Aims Symptoms and symptom burden have a central place in diagnosis and management of atrial fibrillation (AF). The aim of the present study is to investigate whether severity of AF symptoms impacts prognosis in permanent AF. Methods and results We studied the relation between AF symptom severity [quantified with the Toronto AF Severity Scale (AFSS)] and cardiovascular outcome in patients included in the RACE II study. The primary endpoint was a composite of cardiovascular morbidity and mortality. Secondary outcomewas cardiovascular hospitalizations. Of 614 permanent AF patients inRACE II, AFSS questionnaires were available in 558 patients (91%). Mean agewas 68 +/- 8 years. One hundred and seventy-four patients (31%) reported a low score (score 0-3; lowest tertile), 190 patients (34%) reported a moderate score (score 4-9; middle tertile), and 194 (35%) reported a high score (score 10-35; highest tertile). Patients with the most severe symptoms were moreoften women, had higher N-terminal prohormone of brain natriuretic peptide concentrations, and had more previous heart failure hospitalizations. Median follow-up was 3.0 (interquartile range 2.3-3.0) years. The primary endpoint occurred most frequently in the highest tertile of the AFSS [16 (9%), 19 (10%), 36 (19%), respectively, P = 0.01], being mainly driven by heart failure hospitalizations [4 (2%), 1 (1%), 16 (8%), respectively, P <0.001]. After multivariable adjustment, higher AFSS scores were associated with the primary endpoint [hazard ratio 1.38 (1.15-1.66), P = 0.001], as well as with cardiovascular hospitalizations [hazard ratio 1.33 (1.14-1.54), P <0.001]. Conclusion In permanent AF, after multivariable adjustment, symptom severity is associated with cardiovascular outcome.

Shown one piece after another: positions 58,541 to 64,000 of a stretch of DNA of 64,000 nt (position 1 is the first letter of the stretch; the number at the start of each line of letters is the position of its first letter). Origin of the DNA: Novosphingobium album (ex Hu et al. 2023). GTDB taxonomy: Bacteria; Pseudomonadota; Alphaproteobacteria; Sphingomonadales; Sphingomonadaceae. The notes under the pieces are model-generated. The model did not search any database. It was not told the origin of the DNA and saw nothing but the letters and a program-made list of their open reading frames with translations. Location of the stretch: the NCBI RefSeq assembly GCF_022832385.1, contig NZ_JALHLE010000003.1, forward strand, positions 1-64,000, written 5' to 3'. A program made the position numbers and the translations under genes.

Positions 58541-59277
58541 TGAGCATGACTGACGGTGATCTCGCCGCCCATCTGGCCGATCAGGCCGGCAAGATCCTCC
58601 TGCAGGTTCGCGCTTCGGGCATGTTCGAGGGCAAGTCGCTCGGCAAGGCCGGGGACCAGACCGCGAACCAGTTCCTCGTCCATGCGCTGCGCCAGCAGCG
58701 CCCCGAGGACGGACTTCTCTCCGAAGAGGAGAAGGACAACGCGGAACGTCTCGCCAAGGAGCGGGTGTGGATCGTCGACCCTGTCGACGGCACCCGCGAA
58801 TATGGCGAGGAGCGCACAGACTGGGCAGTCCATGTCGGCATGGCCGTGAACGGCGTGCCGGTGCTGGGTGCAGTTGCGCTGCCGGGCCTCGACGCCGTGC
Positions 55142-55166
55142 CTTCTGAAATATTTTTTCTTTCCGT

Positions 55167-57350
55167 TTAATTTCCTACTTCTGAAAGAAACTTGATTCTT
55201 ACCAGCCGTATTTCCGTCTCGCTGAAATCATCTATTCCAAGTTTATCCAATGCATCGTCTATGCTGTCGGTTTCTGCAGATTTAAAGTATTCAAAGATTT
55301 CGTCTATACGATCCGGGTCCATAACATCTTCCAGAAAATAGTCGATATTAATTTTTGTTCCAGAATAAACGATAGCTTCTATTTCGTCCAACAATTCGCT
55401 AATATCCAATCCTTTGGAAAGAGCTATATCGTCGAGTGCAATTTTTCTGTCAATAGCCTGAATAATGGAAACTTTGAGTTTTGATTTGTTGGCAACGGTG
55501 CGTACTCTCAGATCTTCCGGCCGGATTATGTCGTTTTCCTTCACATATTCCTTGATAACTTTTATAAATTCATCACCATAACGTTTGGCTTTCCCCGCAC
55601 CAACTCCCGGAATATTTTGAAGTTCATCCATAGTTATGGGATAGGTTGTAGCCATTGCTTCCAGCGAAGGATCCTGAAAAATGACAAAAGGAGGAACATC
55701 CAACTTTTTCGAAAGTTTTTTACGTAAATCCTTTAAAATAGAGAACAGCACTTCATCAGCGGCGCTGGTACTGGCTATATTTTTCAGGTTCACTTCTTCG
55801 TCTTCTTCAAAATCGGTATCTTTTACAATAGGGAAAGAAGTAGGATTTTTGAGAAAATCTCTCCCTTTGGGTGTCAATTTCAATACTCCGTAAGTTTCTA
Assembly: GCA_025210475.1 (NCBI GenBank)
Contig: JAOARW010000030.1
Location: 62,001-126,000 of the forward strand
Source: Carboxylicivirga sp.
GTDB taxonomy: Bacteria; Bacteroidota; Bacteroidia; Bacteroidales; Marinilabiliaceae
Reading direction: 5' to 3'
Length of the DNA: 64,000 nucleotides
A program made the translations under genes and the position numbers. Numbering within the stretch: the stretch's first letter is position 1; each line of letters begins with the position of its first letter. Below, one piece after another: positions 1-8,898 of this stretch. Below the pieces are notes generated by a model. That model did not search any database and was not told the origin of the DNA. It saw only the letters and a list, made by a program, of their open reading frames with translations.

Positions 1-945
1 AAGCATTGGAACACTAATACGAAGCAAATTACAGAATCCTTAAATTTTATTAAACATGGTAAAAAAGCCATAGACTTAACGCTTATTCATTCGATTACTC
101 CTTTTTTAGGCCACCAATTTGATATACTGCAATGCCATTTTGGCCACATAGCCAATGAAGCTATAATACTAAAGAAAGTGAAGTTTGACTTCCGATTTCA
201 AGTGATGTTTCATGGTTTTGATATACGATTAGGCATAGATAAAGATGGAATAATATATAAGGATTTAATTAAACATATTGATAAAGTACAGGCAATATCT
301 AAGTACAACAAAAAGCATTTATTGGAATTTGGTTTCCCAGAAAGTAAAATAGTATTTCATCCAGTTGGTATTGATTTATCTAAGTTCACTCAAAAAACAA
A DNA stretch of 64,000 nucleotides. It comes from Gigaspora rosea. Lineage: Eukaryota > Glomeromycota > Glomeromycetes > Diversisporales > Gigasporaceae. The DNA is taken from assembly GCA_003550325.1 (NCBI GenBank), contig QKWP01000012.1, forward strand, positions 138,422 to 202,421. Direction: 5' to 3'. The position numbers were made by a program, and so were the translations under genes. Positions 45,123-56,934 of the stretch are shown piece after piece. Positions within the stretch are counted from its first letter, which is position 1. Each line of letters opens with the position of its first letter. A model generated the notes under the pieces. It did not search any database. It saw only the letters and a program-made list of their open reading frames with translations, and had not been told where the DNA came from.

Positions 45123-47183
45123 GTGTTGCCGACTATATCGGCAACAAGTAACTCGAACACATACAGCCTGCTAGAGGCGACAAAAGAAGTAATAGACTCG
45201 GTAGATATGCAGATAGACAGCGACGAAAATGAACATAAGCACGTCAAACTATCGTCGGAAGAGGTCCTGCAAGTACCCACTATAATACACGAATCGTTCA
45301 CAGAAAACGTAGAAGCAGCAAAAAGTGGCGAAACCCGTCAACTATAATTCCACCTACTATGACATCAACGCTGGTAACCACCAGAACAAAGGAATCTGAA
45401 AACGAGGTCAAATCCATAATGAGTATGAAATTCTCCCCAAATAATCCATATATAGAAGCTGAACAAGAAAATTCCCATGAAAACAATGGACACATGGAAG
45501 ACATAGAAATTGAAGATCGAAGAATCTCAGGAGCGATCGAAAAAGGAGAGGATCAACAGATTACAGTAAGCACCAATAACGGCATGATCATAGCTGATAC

- Atrial fibrillation
- Rate control